I've studied several books on quantum mechanics and quantum field theory and not one of them has a label on it saying 'warning - this stuff is weird'.

    Nor do they say things like - 'please toss a coin and choose formula A if it's heads or formula B if it's tails'. Now that would be magic.

    In fact far from being weird, QM is completely deterministic.
     
  19. Apr 9, 2007 #18

    Hurkyl

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    I'm not nearly as offended as I sound. :smile: I love questions, and so do most of the people here -- don't feel that you should ask fewer questions.

    It's the other little things that are troublesome -- for example, many people will insist that if we cannot explain {fill in the blank} to them in a few paragraphs over the internet, then we must not understand it, or it must be obviously wrong, et cetera, et cetera.

    When you asked loaded questions like "does that ... justify people taking it to the extreme in human comprehension?" it sounded like you were beginning to go down that road. Thus the response. Maybe talking about arrogance is too much, but I think it really puts things in perspective.


    As a caveat, I don't know where you can actually learn about quantum weirdness, from just linear algebra. I was sort of lucky: there was a brief "quantum computing for mathematicians" in one of my classes, where we didn't do any physics at all... we just got an overview of how to program a quantum computer. But because that involves mathematically manipulating quantum "weirdness" (and this required only basic linear algebra), including a prototypical "measurement" (a CNOT-gate), it resulted in my biggest epiphany regarding quantum mechanics. Alas, the result is that I can puzzle my way through the weirdness of Bell tests, counterfactual computation, et cetera... but I can't actually do any physics. :frown:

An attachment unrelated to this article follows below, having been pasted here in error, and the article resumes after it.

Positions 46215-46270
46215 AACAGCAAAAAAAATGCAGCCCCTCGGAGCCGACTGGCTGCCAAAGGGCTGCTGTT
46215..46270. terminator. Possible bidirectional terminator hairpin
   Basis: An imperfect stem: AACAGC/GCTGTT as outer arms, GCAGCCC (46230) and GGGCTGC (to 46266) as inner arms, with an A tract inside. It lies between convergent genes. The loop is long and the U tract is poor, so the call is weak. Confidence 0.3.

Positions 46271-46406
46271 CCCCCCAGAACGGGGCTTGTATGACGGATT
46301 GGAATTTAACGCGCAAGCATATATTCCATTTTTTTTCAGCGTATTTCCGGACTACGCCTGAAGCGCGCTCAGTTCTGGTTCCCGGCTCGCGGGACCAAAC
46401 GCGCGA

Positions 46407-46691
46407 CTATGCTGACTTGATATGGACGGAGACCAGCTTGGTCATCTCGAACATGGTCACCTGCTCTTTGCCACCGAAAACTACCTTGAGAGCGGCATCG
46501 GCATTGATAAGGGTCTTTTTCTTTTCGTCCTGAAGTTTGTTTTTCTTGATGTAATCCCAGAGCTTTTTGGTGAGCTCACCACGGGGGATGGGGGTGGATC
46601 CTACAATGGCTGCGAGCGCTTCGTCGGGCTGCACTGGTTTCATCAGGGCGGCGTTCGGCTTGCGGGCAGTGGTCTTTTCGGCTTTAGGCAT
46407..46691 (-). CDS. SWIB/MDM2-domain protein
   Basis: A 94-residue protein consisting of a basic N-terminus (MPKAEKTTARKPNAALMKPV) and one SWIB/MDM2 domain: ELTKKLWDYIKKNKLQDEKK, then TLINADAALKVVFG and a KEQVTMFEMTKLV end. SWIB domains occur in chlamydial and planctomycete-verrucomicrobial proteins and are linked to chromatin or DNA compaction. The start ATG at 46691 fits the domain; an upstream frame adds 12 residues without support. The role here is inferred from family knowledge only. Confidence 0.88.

20. Apr 9, 2007 #19
    Thats fine. no hard feelings here either. I understand what you're saying and apologize if I misled you. I actually have a very open mind and love learning new things. I look forward to the day where this stuff makes sense.

    Also, keep in mind that I've only read those off the shelf books about how mysterious it is and how there are lots of people using it but none that can explain why it works (hence the wierd comments). They have done a good job of making me feel its a strange science indeed but perhaps not in the correct sense.

    I'll keep asking questions as long as you guys don't kick me off. Just don't think I'm being hard headed, I am just the type person that has to ask questions until it sinks into my head.

    Thanks,

    glenn
     
  21. Apr 9, 2007 #20

    jtbell

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    You must not yet have encountered Bell's Theorem and the experiments that test its predictions. :biggrin:

    If that is the case, you might want to read the following article which describes a thought experiment that encapsulates the "weirdness" demonstrated by these experiments:

    http://qt.tn.tudelft.nl/~lieven/qip/extra/mermin_moon.pdf